Tag Archives: Nashville

Investigating the Facebook Generation: A Case Study on the Nashville Library’s YA Social Media Tactics–Part IV

The Nashville Public Library’s Main Branch brings in an array of students to the Teen Department including:

– Hume Fogg Academic Magnet

-Martin Luther King Magnet

-East Literature Magnet

-Hunter’s Lane

-McGavock

-Pearl Cohn

-Big Picture                                                  [click the photo above for more Bus info!]

-Cane Ridge

-Hillwood

The Metropolitan Transit Authority makes bussing possible from all of these schools to downtown Nashville; these teens have many different choices for after-school programs or destinations, but they choose the downtown library.

I got the chance to chat with some of the teens a few weeks ago about how they feel about social media, specifically relating to the library.

What Teens Think

One Hunter’s Lane student and ROTC leader explained his love for Facebook:

“It’s a different way to talk to people outside of school.”

A McGavock student commented that Facebook interaction would be great with the library to share pictures and increase “library exposure.” If the Teen Department had a Twitter account, he would definitely follow them in order to keep up with events.

Events like the ones documented on the nplmainya’s flickr (for example, the summer reading party to the left) could potentially go unnoticed without social media interaction.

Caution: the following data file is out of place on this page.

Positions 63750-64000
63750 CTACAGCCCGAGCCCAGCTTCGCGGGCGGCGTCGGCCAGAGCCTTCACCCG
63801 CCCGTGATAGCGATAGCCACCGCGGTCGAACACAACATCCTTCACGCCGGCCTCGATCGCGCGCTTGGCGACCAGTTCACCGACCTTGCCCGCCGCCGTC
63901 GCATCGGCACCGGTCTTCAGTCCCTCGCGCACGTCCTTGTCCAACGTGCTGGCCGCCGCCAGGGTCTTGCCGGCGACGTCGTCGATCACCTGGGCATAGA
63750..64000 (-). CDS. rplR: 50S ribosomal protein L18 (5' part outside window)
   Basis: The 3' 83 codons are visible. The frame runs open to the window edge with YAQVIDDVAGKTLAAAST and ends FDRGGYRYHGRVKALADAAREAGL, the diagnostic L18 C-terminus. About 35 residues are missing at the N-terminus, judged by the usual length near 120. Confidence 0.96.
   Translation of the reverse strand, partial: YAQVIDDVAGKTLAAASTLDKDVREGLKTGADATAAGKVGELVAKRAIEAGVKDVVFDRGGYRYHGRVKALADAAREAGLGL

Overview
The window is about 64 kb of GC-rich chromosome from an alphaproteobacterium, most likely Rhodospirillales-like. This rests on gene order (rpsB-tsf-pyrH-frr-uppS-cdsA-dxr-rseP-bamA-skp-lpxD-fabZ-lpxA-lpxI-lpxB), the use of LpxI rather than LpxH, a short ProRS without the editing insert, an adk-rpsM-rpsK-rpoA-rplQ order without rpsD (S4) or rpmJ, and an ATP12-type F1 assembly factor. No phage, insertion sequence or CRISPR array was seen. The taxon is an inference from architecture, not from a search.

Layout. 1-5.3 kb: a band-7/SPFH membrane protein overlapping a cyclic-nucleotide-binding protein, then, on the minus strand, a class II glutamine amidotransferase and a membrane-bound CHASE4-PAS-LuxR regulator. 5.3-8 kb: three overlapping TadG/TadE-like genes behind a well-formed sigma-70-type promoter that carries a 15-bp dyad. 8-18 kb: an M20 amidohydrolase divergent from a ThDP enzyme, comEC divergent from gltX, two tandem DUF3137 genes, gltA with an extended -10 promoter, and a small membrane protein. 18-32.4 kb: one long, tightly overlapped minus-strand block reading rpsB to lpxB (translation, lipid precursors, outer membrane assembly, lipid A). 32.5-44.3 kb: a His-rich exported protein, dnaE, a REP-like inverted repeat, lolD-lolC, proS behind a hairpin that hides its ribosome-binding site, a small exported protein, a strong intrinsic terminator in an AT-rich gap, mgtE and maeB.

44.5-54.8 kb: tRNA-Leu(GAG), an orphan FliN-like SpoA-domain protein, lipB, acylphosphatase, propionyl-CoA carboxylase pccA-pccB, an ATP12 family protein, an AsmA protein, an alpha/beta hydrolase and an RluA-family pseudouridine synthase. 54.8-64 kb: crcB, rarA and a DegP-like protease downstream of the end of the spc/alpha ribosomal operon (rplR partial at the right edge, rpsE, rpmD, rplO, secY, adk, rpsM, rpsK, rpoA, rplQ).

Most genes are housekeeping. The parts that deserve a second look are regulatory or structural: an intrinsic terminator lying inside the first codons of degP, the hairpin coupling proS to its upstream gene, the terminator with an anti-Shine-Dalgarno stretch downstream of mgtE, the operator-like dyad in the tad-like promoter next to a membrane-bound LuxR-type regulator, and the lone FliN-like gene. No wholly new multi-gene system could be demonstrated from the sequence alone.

Another student mentioned that Facebook would connect everyone for contests more easily, making them easier to know about; she would also like to be able to keep up with events in this way, as she has missed too many for her liking.

However, concerning Twitter, she exclaimed:

“NO! I DON’T WANT TO FOLLOW THE LIBRARY!”

[This feeling relates back to James’ point of what the library has to offer the teens.]

Finally, one well-spoken Senior from Cane Ridge explained his view to me; for the library’s purposes, he believes that Facebook is better, as it would offer more information, but he would still follow the Teen Department on Twitter.

At Cane Ridge, though, he asserted, “Most people are on Twitter; they do it in class on their phones because it is easier than Facebook.”

What It Comes Down To

 

Like James mentioned in his interview, the YA department’s social media presence should be about functionality.

The teens, though, seem very optimistic about using social media in order to connect with their library.

 

The Problem & What’s Next

Advertising, or getting the word out, about the YA Department’s social media efforts is key, but with time resources limited, devotion to the social media platform is limited at best.

The final installment of this series will present some ideas for improvement!